Six men walked for six days from Velika Kladuša (BiH) through Croatia to Slovenia. The men crossed the border from Croatia to Slovenia through a river, and were walking in a forest, when they were detected by a woman and a man in a car, who called the police. The men continued walking for ten more km. until they were close to the town Črnomelj, where they were caught by the Slovenian police. The group explained in the interview that they hoped, that the police would take them to an asylum centre and help them to access the asylum procedures.
The respondent clearly said to the police that he wanted to apply for asylum in Slovenia. Afterwards all men were transported in a van to a place that the respondent called “a small camp”, where they were provided with a Palestinian translator. The translator was unkind to the men and before beginning the asylum procedures, he told the men that they had no chance to claim asylum in Slovenia due to their nationalities, and kept calling the men liars.
“We all asked for asylum, but he did not want to accept our application. The translator made a report and he told us: ‘Why you are choosing this country? You do not want to stay in Slovenia, you prefer to go to France, so why are you applying here?’. The translator also told us that if we enter any country, we don’t have the right to apply for asylum. He also told us that we did not have any chance to get protection because we were Algerians and Moroccans. He was very unkind to us”.
According to the group, only one of the men was accepted for the interview that was part of the asylum procedure. This interview was meant to be valid for all six applications (all six men), instead of making one interview to each of the applicants. One of the questions posed to the man was why they did not apply for asylum as soon as they entered the country in some police station, instead of waiting until they got caught in the forest. “You wanted to get into Ljubljana to move to another country”, claimed the police officer who did the interview.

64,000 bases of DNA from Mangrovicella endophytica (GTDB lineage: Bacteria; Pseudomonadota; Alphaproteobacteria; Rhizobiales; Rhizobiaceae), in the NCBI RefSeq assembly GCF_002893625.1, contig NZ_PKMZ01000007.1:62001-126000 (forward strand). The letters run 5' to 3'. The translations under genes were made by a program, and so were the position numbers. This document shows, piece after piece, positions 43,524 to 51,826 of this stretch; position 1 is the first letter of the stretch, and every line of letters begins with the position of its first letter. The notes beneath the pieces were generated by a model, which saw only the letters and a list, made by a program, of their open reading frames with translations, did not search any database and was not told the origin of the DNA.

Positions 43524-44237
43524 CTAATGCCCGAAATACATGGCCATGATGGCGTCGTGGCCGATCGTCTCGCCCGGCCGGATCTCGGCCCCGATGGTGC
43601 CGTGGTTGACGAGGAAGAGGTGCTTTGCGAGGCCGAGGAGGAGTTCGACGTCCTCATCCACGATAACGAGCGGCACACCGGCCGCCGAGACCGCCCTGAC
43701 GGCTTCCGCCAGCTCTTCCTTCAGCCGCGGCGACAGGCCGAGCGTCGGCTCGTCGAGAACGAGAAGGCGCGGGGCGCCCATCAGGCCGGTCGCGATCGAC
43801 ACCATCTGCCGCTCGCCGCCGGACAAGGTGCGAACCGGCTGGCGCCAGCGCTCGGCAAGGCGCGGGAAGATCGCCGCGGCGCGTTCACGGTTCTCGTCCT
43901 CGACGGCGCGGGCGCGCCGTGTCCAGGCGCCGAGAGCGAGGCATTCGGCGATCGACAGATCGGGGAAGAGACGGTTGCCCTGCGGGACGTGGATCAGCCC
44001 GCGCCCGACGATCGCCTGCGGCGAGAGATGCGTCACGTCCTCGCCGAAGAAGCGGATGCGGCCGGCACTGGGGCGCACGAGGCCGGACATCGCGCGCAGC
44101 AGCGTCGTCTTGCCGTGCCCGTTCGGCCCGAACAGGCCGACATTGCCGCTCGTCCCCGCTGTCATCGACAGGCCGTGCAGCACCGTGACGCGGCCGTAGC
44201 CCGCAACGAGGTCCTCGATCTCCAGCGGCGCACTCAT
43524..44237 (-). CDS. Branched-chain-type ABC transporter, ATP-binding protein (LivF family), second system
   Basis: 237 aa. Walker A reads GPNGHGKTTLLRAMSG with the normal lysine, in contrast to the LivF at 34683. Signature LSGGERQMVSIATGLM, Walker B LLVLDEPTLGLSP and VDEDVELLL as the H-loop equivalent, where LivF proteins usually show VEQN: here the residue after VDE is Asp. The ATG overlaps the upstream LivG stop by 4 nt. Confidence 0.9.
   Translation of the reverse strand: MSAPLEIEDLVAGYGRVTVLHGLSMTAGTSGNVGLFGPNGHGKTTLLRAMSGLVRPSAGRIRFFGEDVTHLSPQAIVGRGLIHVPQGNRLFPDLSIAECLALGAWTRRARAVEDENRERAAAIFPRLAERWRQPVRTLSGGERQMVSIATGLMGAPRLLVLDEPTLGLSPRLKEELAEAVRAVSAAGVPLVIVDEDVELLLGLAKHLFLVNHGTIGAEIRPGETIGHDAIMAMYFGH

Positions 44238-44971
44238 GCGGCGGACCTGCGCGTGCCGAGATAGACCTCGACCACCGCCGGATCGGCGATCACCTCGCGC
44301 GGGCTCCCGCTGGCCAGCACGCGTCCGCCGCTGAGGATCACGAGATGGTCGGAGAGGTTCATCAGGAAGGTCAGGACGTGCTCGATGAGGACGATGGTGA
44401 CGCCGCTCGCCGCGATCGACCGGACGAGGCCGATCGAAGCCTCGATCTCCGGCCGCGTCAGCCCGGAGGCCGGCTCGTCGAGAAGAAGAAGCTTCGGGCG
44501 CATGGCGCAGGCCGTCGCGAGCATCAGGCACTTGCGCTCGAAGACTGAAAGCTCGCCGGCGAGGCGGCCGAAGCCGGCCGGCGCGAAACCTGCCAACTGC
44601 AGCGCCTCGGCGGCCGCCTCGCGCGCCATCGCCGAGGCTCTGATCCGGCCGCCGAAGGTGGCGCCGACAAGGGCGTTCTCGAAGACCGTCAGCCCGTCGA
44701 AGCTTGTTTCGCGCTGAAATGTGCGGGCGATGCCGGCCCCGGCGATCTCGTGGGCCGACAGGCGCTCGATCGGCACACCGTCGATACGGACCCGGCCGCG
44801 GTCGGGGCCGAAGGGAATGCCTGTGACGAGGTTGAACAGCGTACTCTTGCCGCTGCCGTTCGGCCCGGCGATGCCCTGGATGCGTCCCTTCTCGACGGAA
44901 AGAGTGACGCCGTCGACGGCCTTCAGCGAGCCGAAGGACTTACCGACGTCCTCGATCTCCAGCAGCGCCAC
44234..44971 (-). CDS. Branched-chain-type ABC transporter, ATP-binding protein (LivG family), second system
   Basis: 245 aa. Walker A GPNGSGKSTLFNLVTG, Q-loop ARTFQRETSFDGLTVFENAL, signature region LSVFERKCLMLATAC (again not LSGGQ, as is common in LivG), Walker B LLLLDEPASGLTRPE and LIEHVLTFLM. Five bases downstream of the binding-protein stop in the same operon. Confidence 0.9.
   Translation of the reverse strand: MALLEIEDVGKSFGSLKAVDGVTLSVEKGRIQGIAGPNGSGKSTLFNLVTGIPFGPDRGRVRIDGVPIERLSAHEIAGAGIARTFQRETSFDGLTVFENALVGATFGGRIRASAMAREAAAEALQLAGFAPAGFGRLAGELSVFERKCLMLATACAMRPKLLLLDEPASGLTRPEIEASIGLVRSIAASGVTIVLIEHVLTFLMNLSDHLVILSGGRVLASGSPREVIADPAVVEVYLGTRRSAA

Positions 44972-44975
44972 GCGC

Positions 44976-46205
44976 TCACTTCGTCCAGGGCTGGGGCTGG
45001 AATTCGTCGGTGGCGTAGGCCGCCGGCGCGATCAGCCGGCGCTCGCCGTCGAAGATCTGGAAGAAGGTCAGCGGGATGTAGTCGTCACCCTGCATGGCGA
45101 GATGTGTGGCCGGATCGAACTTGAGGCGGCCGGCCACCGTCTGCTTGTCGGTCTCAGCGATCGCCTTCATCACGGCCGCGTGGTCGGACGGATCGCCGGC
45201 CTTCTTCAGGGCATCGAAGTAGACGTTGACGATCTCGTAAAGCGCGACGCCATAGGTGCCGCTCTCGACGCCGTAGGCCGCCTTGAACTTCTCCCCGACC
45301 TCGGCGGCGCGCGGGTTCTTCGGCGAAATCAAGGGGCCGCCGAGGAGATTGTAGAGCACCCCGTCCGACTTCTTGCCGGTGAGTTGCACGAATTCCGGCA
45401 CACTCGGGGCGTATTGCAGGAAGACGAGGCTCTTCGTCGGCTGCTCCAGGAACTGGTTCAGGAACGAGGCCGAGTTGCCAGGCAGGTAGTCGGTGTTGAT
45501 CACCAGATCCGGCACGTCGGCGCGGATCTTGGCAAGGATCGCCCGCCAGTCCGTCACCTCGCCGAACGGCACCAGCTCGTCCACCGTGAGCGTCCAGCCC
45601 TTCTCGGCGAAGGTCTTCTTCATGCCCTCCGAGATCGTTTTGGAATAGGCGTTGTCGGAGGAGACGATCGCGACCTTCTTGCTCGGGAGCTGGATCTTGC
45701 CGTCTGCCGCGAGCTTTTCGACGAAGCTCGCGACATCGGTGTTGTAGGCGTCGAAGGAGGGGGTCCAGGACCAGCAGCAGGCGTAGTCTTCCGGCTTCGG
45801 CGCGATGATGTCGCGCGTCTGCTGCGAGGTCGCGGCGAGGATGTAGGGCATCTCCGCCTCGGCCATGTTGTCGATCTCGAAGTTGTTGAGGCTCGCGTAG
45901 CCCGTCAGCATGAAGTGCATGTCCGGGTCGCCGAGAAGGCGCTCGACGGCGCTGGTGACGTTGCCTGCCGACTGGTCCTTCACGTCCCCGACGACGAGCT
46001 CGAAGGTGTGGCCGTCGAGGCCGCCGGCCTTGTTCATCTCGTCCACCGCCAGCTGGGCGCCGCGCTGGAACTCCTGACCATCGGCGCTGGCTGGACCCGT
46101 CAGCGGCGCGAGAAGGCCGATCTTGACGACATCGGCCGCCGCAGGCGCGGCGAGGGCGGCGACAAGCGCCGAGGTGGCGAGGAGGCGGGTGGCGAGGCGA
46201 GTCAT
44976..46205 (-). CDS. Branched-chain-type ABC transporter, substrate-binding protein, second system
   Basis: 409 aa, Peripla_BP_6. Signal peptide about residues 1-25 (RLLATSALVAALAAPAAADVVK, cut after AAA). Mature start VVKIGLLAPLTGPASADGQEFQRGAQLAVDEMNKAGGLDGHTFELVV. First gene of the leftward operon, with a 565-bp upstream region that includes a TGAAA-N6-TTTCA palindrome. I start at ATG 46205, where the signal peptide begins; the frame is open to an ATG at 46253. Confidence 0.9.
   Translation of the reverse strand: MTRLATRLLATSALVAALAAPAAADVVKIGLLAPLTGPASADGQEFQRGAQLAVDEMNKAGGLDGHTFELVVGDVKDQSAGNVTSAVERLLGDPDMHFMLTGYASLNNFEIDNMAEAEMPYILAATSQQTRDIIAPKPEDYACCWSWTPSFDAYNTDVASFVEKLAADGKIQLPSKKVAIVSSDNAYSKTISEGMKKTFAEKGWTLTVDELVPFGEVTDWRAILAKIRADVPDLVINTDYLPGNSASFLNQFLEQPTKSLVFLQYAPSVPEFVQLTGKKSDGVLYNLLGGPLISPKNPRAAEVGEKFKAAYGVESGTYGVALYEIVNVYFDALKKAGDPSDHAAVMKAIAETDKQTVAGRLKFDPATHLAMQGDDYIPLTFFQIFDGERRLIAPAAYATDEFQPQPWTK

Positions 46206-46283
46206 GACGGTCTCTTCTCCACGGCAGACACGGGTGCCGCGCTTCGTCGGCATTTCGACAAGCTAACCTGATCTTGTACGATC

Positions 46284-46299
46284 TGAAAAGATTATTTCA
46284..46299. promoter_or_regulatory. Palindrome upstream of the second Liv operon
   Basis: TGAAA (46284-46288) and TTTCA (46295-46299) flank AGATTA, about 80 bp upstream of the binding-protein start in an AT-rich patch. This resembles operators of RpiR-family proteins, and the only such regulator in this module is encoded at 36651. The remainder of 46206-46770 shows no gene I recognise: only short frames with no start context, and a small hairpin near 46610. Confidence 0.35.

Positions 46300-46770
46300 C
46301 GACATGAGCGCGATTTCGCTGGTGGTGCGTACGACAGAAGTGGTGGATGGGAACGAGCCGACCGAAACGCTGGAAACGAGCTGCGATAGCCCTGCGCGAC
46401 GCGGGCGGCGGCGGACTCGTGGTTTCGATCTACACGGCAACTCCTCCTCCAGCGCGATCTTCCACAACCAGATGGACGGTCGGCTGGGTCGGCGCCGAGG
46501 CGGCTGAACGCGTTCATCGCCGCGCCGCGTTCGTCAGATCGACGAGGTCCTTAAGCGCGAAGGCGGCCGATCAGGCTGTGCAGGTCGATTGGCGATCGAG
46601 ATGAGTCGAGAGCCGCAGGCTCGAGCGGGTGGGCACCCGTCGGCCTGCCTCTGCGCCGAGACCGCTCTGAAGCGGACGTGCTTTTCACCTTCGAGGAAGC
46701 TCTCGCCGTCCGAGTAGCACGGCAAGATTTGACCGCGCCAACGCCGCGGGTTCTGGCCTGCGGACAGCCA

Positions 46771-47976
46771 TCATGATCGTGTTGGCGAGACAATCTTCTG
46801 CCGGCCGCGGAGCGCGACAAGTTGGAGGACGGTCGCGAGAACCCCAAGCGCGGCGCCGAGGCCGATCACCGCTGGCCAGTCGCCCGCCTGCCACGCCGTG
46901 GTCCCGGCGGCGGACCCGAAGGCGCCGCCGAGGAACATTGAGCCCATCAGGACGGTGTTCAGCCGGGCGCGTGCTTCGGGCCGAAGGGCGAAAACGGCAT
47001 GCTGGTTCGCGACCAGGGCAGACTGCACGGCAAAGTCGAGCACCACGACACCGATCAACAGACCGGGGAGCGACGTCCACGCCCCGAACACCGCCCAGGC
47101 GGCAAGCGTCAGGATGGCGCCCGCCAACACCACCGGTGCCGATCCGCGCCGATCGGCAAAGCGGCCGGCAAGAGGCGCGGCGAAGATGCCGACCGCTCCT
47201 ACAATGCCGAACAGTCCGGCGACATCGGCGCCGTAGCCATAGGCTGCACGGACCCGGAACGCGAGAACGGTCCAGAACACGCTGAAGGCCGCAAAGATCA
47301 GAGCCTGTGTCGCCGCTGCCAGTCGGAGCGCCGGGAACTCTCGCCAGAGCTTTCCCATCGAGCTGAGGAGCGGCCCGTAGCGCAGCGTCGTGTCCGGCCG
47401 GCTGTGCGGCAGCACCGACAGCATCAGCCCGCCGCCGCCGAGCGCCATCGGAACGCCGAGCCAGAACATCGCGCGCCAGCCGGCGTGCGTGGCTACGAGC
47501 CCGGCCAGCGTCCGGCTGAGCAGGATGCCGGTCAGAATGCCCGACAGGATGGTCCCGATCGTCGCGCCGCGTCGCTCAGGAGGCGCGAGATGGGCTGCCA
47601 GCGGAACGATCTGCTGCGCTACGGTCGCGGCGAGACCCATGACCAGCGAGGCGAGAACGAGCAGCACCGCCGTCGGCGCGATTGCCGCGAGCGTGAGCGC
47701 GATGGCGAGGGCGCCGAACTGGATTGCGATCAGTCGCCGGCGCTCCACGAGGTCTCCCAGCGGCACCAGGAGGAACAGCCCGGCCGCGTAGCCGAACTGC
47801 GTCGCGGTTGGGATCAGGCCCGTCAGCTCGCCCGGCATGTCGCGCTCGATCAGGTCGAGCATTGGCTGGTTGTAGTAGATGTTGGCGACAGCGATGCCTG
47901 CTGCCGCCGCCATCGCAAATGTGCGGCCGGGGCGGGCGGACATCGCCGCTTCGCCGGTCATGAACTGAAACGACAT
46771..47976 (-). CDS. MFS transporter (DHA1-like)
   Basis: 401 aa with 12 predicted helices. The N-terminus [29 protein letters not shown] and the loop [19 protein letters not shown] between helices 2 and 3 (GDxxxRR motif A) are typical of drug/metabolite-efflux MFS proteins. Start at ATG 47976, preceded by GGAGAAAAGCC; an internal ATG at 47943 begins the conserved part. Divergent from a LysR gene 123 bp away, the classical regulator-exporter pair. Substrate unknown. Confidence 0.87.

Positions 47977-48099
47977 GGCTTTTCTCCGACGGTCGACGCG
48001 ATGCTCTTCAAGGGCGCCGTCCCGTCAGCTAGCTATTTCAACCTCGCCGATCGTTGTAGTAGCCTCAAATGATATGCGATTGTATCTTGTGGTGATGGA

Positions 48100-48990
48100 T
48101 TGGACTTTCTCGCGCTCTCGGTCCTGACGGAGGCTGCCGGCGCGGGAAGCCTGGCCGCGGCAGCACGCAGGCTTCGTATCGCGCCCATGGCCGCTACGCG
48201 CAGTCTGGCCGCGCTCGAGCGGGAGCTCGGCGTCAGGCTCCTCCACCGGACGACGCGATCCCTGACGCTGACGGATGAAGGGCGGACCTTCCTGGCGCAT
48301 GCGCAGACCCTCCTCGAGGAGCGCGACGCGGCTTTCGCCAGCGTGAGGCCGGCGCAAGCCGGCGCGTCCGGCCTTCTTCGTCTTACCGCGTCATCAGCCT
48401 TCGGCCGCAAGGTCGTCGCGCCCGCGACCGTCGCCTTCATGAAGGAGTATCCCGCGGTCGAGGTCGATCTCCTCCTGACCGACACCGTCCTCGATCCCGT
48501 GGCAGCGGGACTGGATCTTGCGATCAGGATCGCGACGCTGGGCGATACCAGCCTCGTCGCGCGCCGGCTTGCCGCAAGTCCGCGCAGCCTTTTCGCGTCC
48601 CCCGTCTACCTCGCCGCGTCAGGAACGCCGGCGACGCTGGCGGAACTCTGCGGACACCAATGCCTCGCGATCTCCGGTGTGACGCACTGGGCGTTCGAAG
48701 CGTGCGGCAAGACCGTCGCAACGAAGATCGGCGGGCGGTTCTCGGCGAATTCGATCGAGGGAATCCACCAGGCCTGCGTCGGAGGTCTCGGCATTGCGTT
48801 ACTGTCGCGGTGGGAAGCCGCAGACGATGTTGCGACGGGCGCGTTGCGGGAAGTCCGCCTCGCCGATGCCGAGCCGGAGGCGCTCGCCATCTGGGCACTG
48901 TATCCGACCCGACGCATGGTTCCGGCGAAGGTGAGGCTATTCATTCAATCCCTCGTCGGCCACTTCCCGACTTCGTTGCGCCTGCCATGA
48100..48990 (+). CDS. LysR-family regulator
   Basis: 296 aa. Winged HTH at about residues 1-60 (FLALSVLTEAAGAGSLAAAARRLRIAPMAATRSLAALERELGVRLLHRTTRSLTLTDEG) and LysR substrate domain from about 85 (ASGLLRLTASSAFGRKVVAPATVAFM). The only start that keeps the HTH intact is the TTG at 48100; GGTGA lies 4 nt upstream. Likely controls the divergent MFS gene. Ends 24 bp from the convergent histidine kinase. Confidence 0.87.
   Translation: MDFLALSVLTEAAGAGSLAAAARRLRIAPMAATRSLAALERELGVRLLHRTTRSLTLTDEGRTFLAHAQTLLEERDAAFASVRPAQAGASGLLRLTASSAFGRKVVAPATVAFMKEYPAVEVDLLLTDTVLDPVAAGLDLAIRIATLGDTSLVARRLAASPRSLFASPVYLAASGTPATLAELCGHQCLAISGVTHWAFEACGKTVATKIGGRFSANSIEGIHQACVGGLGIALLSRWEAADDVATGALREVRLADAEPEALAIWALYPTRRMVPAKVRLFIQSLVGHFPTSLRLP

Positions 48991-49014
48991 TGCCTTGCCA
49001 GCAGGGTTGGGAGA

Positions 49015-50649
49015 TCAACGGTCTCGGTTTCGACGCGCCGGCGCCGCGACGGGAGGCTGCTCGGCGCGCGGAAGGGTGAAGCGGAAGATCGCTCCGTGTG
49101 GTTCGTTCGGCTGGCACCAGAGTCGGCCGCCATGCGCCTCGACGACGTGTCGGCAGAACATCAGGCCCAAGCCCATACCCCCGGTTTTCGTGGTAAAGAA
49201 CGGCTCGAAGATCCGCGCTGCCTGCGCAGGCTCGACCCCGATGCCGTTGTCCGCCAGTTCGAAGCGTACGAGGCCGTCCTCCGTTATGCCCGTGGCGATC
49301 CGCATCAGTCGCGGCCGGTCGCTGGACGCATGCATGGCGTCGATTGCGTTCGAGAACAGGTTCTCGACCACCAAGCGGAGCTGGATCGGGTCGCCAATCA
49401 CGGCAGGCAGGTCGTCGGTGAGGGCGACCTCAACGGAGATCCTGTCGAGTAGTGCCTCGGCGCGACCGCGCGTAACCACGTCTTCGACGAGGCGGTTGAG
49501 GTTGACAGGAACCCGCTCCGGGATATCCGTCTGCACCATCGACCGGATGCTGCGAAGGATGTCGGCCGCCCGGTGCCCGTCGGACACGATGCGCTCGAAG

The result of the ‘asylum procedure’ was negative. The men spent one night in this small camp, where they slept in a container on the floor. The following day, all men were forced to sign a paper that was written in Slovenian language, so none of them understood it’s content. The respondent stated that the police kept telling them to sign the paper, so they did.
Around 7pm the Slovenian police transported the men in a van to the Slovenian-Croatian border, to a place that looked like a scrapyard. There, the men were handed over to the Croatian police, who transported them in another van to the Bosnian border, close to the official border check-point in Velika Kladuša. He told me, that during the deportation back to Bosnia, all of them were physically attacked by the Croatian police:
“When we arrived at the border, they told us to leave the car in groups of 2. When I went out of the car with other of my mates, there was one policeman with blue suit that start beating us with a baton. I tried to run away. It was dark and we were in a forest. I thought that if I run I would enter Bosnia and then, they could do nothing to me anymore. But after like 3 meters, they were some men with black suits that I could not see properly because it was dark, and they had night vision glasses, so they could see me. I was running with flip flops and I felt down when I tried to escape. He caught me and was beating me. He put this stick with electric shocks in my neck, after I fell down on the floor, and I swear I thought he wanted to kill me”.
The respondent further explained that he has heart problems, which was the main reason why he left Algeria to get better medical care in Europe. He told the police officer, who was beating him, that he had medical problem with his heart, asking him to stop beating him, but the police ignored this:
“When I was on the floor and the policeman with black suit gave me electric shocks into my neck, I told him that I had heart problems. But he kept beating me. He stopped beating me when he seemed to be tired of it. I got up and wanted to put my shoes on, but again, he started beating me, even when I was already on the Bosnian land”.
He further stated, that the Croatian police stole their money and phones, taking 120 euros from one man, 20 euros from the interviewed himself, and 90 and 60 euros from other men. The Croatian police officers also took the men’s passports.